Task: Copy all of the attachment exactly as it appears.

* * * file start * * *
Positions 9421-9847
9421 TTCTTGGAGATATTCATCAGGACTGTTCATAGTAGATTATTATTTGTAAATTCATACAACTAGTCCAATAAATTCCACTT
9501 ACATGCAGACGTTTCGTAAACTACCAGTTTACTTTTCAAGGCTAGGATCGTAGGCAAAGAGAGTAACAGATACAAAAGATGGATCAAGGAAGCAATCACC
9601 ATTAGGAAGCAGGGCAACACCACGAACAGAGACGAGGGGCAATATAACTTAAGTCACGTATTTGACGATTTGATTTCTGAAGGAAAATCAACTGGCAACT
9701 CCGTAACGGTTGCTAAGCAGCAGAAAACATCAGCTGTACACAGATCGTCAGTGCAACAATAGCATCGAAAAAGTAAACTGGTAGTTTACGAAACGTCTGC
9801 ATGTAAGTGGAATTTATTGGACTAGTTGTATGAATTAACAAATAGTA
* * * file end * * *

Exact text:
Positions 9421-9847
9421 TTCTTGGAGATATTCATCAGGACTGTTCATAGTAGATTATTATTTGTAAATTCATACAACTAGTCCAATAAATTCCACTT
9501 ACATGCAGACGTTTCGTAAACTACCAGTTTACTTTTCAAGGCTAGGATCGTAGGCAAAGAGAGTAACAGATACAAAAGATGGATCAAGGAAGCAATCACC
9601 ATTAGGAAGCAGGGCAACACCACGAACAGAGACGAGGGGCAATATAACTTAAGTCACGTATTTGACGATTTGATTTCTGAAGGAAAATCAACTGGCAACT
9701 CCGTAACGGTTGCTAAGCAGCAGAAAACATCAGCTGTACACAGATCGTCAGTGCAACAATAGCATCGAAAAAGTAAACTGGTAGTTTACGAAACGTCTGC
9801 ATGTAAGTGGAATTTATTGGACTAGTTGTATGAATTAACAAATAGTA